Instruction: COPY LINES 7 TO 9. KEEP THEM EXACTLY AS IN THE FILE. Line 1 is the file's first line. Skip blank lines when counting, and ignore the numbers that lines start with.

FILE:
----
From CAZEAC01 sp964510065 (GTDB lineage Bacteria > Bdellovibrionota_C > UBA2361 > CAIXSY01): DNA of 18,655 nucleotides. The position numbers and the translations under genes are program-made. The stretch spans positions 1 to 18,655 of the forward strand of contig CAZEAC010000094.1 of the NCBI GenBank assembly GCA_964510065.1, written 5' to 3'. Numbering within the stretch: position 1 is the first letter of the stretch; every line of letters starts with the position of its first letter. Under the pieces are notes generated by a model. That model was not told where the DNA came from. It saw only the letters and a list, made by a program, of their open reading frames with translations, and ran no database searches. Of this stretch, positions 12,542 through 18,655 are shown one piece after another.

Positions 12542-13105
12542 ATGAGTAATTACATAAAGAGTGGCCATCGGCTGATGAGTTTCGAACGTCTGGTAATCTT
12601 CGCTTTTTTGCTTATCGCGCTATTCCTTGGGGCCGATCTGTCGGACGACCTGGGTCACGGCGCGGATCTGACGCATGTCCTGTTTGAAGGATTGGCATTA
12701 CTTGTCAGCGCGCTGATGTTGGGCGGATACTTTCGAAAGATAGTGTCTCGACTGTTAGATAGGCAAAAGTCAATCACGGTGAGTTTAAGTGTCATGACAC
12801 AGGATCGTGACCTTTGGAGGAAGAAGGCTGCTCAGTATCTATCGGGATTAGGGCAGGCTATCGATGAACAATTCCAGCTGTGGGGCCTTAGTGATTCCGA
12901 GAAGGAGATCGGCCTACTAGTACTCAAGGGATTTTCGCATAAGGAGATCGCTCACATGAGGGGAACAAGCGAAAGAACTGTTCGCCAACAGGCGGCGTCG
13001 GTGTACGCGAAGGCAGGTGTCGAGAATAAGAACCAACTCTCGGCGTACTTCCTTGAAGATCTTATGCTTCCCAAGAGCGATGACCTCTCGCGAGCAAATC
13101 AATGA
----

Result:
12901 GAAGGAGATCGGCCTACTAGTACTCAAGGGATTTTCGCATAAGGAGATCGCTCACATGAGGGGAACAAGCGAAAGAACTGTTCGCCAACAGGCGGCGTCG
13001 GTGTACGCGAAGGCAGGTGTCGAGAATAAGAACCAACTCTCGGCGTACTTCCTTGAAGATCTTATGCTTCCCAAGAGCGATGACCTCTCGCGAGCAAATC
13101 AATGA